Polars vs Pandas: Choosing Your Data Analysis Champion in 2023
The battle of the data handling giants, Polars vs Pandas, has become the talk of the town in the world of data analysis. With the release of Polars 0.17.0 and Pandas 2.0, both libraries are now locked in a showdown for supremacy. But which one deserves your go-to data processing library title? This article presents an exhaustive comparison of these powerful tools, investigating their syntax, speed, and usability to determine the victor.
Ever spent countless hours waiting for your Pandas code to execute on large datasets? Enter Polars, a supercharged library offering significant speed benefits over its rival, Pandas. Polars shines in handling data frames, outpacing Pandas in efficiency and speed.
The recent releases, Polars 0.17.0 and Pandas 2.0, both boast substantial speed improvements. Pandas 2.0's new Apache Arrow support has indeed boosted performance, but basic operations still run faster on NumPy arrays. Polars 0.17.0, released just a week ago, has also received rave reviews for its speed enhancements[^1^].
Let's delve deeper and unpack the features that give Polars its edge:
Rust Support: Polars is built using Rust. Thanks to Rust's capability to compile directly into machine code, it bypasses the need for an interpreter, making it faster than Python.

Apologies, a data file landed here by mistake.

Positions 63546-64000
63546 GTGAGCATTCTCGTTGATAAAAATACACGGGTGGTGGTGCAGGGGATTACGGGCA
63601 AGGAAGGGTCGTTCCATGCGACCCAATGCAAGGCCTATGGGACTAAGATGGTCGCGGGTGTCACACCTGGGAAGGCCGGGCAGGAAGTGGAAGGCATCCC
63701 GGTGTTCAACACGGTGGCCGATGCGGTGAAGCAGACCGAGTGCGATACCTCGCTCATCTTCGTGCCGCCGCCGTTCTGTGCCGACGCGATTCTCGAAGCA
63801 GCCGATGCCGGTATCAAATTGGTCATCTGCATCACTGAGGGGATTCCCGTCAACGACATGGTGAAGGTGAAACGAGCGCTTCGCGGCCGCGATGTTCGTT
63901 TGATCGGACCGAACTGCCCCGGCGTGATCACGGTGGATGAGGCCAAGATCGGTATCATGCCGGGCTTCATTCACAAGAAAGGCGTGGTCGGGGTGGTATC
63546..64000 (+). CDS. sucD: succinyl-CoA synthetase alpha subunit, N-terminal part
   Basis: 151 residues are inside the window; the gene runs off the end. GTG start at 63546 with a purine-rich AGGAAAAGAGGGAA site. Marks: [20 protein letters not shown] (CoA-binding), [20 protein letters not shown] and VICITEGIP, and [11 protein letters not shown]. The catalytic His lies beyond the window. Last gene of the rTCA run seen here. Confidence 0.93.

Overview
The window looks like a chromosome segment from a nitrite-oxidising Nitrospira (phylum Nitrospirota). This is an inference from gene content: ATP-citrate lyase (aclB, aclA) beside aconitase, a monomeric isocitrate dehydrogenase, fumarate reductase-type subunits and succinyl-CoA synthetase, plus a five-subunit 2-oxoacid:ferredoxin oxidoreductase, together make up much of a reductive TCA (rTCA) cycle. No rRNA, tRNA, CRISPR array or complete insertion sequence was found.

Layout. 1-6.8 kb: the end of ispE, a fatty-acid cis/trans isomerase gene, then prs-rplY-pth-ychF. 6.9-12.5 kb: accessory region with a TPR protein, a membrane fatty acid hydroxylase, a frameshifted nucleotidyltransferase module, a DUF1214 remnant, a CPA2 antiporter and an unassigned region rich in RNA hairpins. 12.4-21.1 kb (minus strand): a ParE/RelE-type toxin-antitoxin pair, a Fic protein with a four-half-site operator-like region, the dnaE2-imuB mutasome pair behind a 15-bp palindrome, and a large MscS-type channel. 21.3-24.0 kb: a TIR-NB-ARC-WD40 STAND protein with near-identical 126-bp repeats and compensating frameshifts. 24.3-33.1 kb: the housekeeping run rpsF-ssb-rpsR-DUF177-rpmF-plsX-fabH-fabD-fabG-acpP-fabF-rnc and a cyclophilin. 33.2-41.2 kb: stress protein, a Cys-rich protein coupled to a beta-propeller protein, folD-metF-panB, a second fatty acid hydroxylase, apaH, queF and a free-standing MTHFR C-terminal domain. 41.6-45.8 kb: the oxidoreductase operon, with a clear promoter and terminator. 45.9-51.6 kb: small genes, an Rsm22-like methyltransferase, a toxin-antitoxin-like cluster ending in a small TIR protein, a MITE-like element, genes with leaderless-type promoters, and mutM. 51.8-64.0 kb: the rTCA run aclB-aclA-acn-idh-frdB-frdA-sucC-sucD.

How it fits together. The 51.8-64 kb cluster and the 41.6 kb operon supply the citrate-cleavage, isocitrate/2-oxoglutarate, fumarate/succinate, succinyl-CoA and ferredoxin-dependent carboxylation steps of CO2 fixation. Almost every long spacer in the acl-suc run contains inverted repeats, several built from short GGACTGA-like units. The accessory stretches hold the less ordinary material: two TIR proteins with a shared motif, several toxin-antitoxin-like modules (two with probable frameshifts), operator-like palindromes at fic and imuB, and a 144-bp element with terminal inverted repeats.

Parallelization: Polars leverages multithreading, enabling parallel execution of vectorized operations on multiple CPU cores.
Python Interface: Despite its Rust foundations, Polars functions as a Python library, offering an accessible data processing interface while reaping Rust's performance benefits.
Lazy Evaluation: Polars supports both eager (used by Pandas) and lazy evaluation APIs. In lazy evaluation, a query is executed only when required, while eager evaluation triggers immediate execution.
In this detailed guide, we will:
- Compare the speed of Pandas 2.0 (with Numpy and PyArrow as a backend) and Polars 0.17.0.
- Illustrate how to transition from simple to complex Pandas code in Polars.
- Conduct a performance showdown between the two libraries using a machine with 4-CPU core processors and 32 GB RAM.
Before we dive into the comparisons, ensure that the latest versions of Polars and Pandas are installed on your local machine. If not, use the pip command for installation:
pip install polars==0.17.0 # Latest Polars version pip install pandas==2.0.0 # Latest Pandas version
Our comparison will be based on a synthetic dataset with 30 million rows and 15 columns, comprising 8 categorical and 7 numerical features. This artificial dataset can be accessed here (opens in a new tab).
Here's a glimpse of our dataset:
# Pandas train_pd.head() # Polars train_pl.head()
First, we need to import the necessary libraries to load our data:
import pandas as pd import polars as pl import numpy as np import time
Reading the Dataset: A Comparative Analysis of Pandas 2.0 vs Polars 0.17
When it comes to dealing with enormous datasets, your choice of data handling library can make all the difference. That's why we're conducting a deep dive into Pandas 2.0 and Polars 0.17, focusing on the reading capabilities of each.
We start by comparing the parquet file reading times of both libraries. Parquet, as a columnar storage file format, is optimized for use with big data processing frameworks. The ability to read these files quickly and efficiently is crucial when handling extensive datasets.